Civility a factor in Wis. Supreme Court election
MILWAUKEE (AP) — A 2011 altercation between two state Supreme Court justices drew renewed attention Thursday as a third justice and her two election challengers sparred over whether the current court is too dysfunctional to be effective.
Justice Pat Roggensack, law professor Ed Fallone and consumer lawyer Vince Megna appeared in Milwaukee together at an hourlong candidate forum sponsored by the Milwaukee Bar Association. The slate of three candidates will be whittled down to two in a Feb. 19 primary. The general election is April 2.
Fallone and Megna said Wisconsin used to have a proud tradition of judicial excellence, but that the incident last year shows just how far conditions have deteriorated.
“We’ve all seen the incivility, the personal sniping in the opinions, the inability of the justices to get along,” Fallone said. “And this dysfunction has had an effect on the quality of their work.”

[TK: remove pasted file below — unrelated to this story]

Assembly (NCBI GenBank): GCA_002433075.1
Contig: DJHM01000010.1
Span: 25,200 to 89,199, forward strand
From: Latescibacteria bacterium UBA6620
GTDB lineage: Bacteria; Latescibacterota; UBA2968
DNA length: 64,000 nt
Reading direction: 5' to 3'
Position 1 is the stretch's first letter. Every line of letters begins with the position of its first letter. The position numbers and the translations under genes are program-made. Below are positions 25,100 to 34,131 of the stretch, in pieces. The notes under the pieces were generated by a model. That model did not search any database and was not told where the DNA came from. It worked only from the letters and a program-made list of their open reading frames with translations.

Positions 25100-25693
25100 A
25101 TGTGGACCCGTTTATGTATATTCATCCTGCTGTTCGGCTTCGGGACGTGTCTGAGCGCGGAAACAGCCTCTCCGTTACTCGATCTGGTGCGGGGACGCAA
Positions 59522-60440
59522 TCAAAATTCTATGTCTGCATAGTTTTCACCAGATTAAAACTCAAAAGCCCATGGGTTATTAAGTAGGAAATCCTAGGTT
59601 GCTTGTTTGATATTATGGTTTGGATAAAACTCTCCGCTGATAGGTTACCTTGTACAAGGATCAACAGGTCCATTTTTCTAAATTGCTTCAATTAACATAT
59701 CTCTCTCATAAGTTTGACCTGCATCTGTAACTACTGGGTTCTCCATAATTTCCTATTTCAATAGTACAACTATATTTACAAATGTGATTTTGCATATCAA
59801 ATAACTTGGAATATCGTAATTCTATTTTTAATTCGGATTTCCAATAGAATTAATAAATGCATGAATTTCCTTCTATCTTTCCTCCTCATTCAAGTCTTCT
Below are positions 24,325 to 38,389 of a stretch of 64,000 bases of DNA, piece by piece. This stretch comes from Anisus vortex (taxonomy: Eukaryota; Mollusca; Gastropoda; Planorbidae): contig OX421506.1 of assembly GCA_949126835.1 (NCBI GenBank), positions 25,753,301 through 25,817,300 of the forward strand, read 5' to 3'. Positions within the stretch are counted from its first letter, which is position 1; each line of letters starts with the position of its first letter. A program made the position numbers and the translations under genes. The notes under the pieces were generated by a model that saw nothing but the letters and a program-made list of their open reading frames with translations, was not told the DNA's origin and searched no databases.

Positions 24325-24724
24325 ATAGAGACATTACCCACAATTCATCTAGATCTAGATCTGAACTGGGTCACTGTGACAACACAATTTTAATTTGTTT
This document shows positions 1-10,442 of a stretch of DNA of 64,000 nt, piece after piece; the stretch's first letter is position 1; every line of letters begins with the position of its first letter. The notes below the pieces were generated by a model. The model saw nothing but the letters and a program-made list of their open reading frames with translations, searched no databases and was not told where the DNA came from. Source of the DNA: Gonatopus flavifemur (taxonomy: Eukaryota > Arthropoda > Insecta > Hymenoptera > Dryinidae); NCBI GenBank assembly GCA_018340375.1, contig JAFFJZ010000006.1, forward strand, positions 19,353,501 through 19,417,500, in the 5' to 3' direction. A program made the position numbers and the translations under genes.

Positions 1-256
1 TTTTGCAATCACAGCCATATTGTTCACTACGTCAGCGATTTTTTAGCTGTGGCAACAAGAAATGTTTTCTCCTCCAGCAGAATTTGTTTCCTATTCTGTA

Roggensack, who is seeking her second term, said any characterization of incivility on the court was “gossip at its worst.”
“If we were really after each other constantly, screaming and yelling at each other, do you really think I’d be seeking another 10-year term on this court? Come on,” she said. “There are a lot of other things I could do.”
Fallone was referring to a 2011 incident in which Justice David Prosser placed his hands around the neck of fellow Justice Ann Walsh Bradley. Prosser claims he did so as an act of self-defense, but he now faces charges that he violated the judicial ethics code.